Why Hi-Speed USB doesn't always mean high speed performance - Embedded.com

Why Hi-Speed USB doesn’t always mean high speed performance

The proliferation of digital media into everyday electronics has changed the way consumers access and enjoy their media entertainment. Consumers today have the ability to listen to their entire music collection, watch movies, and browse photos all on a device no larger than a deck of playing cards. These advancements in technology however, are not without their challenges.

One such challenge is the task of transferring the digital media onto the device itself. The ubiquity of USB on PCs and portable devices has made USB the natural choice as the default method of media transfer. The ease with which USB allows users to transfer media, sync data, and charge their devices has only strengthened its position as a connection standard on mobile phones.

Many first generation devices, however, only supported Full-Speed USB, which allows for data rates up to 12Mb/s. With Full-Speed USB, 100 MP3s could painstakingly take upwards of an hour to transfer to a device. Wait times of this magnitude were unacceptable for consumers, who demanded something faster.

With media capabilities of phones expanding from just music to movies and beyond, the need for a faster transfer connection is growing as both data and storage sizes grows. The industry responded with Hi-Speed USB, offering a theoretical maximum transfer rate of 480Mb/s ” 40 times faster than that of Full-Speed USB.

Architecture Options for Hi-Speed USB
With Hi-Speed USB being an essential requirement for new media-centric electronics devices, designers have the choice of a few different architectures for supporting Hi-Speed USB (Figure 1 below ).

Figure 1: Architectural Options for Hi-Speed USB

The first option, if available, is to use the Hi-Speed USB logic within a chosen processor. In this configuration, Hi-Speed USB is supported directly by the processor, with an external USB transceiver used for the physical layer communication.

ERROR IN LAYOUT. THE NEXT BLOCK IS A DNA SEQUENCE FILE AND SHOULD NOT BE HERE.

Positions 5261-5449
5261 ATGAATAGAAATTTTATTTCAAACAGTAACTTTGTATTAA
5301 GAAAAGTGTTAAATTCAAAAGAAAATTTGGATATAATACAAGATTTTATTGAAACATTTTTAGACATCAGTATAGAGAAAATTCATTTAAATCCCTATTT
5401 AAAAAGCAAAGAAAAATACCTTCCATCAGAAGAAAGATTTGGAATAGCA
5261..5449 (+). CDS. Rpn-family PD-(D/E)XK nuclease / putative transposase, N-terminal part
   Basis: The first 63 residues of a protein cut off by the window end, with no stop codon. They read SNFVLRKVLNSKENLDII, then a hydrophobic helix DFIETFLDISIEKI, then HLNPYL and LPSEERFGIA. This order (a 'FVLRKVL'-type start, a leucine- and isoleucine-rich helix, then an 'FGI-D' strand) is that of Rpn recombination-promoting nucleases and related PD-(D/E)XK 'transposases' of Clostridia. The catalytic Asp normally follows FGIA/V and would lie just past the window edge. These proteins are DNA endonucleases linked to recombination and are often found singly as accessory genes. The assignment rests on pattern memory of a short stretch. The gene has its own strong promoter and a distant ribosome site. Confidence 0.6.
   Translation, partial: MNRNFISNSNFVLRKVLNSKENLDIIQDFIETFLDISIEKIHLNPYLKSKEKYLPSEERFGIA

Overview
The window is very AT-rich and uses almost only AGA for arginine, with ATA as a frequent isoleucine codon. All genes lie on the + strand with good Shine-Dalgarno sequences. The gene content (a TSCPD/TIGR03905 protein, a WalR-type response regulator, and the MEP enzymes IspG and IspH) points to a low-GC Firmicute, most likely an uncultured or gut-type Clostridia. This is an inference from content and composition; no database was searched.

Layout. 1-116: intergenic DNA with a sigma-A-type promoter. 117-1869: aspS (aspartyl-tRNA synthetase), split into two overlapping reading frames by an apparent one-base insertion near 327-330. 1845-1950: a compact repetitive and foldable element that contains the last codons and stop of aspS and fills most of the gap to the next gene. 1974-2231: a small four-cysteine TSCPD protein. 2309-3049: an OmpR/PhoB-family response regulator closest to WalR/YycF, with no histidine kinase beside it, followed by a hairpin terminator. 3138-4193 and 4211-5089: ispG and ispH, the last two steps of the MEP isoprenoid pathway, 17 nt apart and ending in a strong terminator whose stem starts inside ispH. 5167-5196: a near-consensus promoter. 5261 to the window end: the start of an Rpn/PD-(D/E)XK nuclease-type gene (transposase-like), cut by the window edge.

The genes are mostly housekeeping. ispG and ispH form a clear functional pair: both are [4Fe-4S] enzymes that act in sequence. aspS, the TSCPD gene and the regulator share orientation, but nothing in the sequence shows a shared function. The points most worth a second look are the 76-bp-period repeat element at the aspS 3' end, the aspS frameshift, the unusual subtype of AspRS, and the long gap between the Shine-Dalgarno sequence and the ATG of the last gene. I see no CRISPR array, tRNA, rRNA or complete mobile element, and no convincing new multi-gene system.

The USB transceiver is typically kept external to the processor for silicon area savings within the main processor, as the analog nature of a USB transceiver does not allow it to scale as well as digital when moving to smaller technologies such as 65nm and beyond. For this reason, it is often more cost and space effective to leave an analog component such as the USB transceiver external.

The second option is to use a standalone Hi-Speed USB controller. This device incorporates all of the blocks necessary to support Hi-Speed USB, including the SIE and transceiver. These devices typically connect to a host processor via a memory interface.

The third option is to use a bridge chip that can incorporate Hi-Speed USB support among other features, such as mass storage control. Similar to dedicated Hi-Speed USB controllers, these devices typically connect via the processor memory interface.

Performance Comparisons
While Hi-Speed USB offers a theoretical max performance of 480 Mb/s, software overhead often prevents the theoretical max performance from being achieved in real world applications. The architecture and design of the Hi-Speed USB path, as a consequence, plays a vital role in determining the actual performance experienced.

For example, Table 1 below shows a sample of Hi-Speed USB-enabled phones, each with different Hi-Speed USB implementations, benchmarked for their USB performance. The usage scenario of a user transferring a video file of 677MB to mass storage on the phone was replicated on each phone under the same environment. For consistency, mass storage mode and the same removable mass storage was used in all cases.

Table 1: Hi-Speed USB Benchmarks

From the results, one can see that actual, real world Hi-Speed USB performance can vary immensely. The results range from transfer times of over 20 min (less than 10Mb/s) to under 1 min (over 140Mb/s), which is more than a factor of 25 difference. The answer to why there are such differences lies within the architecture of each method of USB support.